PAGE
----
Along Indonesia’s coastal communities, many small-scale fishers struggle to make a living. Indonesia is the world’s third largest producer of fish, but many of these communities have historically lacked access to the technology and resources they needed to preserve their catch until it reaches the markets, which are usually far from their rural coastal inlets.
he International Fund for Agricultural Development (IFAD) and Indonesia signed a financing agreement earlier this month to sustainably improve incomes and livelihoods and improve nutrition for 67,400 rural smallholder farming households in 18 districts in Sulawesi Island, West Kalimantan and East Nusa Tenggara.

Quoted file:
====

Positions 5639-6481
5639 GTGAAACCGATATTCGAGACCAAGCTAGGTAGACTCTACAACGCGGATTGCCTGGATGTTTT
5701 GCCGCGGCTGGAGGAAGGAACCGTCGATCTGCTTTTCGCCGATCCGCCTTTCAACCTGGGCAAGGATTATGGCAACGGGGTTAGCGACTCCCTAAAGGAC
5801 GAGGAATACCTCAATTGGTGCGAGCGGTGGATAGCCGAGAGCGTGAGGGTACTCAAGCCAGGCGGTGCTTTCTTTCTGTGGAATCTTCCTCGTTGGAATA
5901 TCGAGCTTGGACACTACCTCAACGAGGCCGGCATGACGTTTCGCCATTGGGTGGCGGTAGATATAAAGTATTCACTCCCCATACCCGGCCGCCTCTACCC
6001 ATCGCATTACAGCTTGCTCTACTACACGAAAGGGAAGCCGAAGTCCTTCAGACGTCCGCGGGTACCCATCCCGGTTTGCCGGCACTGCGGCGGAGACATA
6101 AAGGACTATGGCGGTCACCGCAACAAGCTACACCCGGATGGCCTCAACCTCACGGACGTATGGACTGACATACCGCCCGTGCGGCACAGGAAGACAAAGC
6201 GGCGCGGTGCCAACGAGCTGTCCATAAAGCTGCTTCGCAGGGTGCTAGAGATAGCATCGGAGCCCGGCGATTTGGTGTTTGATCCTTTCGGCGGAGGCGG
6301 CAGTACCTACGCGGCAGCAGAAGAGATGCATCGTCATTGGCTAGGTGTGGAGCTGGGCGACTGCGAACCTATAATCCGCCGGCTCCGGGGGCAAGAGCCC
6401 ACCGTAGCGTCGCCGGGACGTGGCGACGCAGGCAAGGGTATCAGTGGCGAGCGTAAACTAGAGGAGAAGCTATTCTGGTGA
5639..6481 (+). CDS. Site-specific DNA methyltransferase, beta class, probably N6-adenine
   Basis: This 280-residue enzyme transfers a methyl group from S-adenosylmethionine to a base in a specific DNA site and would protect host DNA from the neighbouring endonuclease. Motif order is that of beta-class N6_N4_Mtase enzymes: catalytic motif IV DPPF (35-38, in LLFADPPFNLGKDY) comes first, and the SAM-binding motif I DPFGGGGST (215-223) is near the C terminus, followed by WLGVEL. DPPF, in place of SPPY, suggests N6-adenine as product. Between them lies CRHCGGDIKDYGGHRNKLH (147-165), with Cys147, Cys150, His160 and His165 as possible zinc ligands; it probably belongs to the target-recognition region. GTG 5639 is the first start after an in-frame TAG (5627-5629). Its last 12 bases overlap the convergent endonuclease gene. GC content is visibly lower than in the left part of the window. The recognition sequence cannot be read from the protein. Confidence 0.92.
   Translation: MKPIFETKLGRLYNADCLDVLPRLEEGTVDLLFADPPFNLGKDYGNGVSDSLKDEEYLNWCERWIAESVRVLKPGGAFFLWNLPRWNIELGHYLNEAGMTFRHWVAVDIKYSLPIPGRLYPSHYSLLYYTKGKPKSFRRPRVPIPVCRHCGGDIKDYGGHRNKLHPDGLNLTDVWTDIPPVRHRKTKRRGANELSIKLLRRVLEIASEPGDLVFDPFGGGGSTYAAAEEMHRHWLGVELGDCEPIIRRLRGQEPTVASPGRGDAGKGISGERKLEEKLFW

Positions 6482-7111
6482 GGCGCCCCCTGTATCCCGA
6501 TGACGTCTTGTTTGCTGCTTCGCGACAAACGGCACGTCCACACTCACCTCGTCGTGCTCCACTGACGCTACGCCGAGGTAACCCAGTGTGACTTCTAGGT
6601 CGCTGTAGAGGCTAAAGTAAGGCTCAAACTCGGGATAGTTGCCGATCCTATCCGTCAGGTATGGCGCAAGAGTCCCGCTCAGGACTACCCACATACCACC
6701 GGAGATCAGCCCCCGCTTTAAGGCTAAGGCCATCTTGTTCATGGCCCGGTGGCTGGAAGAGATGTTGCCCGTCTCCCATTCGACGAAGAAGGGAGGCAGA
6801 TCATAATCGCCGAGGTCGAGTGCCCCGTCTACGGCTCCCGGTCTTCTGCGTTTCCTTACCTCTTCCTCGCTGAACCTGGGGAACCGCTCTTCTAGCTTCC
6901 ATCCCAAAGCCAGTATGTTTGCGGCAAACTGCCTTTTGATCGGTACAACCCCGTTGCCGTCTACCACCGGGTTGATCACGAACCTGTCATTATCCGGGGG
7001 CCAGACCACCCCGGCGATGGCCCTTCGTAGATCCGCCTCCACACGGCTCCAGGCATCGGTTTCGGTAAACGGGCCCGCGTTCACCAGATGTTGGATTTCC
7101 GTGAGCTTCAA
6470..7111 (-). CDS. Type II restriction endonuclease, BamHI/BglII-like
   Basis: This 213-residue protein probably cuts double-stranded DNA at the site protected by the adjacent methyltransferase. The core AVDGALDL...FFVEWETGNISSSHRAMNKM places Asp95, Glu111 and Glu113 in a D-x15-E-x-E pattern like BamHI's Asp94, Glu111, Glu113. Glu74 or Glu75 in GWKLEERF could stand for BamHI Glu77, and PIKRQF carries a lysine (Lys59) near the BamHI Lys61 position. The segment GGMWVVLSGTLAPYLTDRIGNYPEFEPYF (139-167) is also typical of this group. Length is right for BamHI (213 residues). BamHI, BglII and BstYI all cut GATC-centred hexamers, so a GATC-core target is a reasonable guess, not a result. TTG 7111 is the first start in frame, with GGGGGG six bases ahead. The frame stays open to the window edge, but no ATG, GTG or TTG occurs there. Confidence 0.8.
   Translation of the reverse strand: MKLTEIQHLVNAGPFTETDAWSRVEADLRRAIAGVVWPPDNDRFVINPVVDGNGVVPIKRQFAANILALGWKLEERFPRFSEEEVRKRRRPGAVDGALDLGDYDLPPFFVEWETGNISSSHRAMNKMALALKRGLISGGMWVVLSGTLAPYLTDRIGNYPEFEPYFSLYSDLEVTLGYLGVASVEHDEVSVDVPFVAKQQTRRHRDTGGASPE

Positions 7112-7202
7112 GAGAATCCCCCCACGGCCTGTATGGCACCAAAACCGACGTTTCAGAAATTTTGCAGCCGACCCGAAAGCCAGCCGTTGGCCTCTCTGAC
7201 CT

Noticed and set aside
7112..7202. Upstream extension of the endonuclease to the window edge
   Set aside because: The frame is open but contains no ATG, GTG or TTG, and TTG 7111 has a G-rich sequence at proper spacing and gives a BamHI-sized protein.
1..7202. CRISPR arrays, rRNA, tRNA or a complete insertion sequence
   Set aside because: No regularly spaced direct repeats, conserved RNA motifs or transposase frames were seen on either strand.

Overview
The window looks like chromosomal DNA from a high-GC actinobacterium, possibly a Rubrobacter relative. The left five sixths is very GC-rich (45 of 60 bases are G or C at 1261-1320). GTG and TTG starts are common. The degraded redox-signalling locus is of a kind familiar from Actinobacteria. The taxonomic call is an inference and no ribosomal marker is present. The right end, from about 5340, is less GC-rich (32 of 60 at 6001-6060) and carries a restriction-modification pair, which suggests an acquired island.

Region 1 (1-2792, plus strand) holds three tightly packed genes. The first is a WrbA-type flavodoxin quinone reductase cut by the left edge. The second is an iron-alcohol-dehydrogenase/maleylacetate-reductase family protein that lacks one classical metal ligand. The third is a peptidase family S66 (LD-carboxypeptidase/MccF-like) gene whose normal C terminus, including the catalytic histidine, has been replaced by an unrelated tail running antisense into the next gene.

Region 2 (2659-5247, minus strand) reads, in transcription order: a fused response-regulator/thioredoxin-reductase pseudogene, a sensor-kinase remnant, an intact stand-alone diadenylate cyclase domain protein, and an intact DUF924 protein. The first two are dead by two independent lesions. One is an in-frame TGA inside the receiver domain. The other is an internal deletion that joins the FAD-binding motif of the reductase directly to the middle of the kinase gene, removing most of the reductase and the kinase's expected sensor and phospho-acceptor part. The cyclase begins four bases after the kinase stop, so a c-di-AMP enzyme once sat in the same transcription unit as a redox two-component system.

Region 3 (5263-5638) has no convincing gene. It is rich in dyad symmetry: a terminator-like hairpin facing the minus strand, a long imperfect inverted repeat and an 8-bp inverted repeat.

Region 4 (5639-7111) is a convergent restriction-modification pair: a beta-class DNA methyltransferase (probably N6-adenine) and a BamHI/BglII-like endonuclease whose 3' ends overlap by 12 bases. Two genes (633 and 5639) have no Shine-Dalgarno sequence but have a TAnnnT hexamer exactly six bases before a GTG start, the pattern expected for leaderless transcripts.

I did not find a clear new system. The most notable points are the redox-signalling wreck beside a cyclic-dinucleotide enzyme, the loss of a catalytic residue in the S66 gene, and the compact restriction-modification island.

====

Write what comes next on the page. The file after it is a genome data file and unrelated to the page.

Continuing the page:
Agriculture ministers and high-level government representatives from Fiji, Indonesia, Kiribati, Papua New Guinea, Samoa, Solomon Islands, and Vanuatu are attending the Indonesia-Pacific Forum today at the Grand Hyatt, Jakarta, to discuss rural development gains and rural poverty challenges in the region. International development experts and partners will also participate. The event is hosted by the International Fund for Agricultural Development (IFAD), the Ministry for National Development Planning and the Ministry of Finance, Indonesia.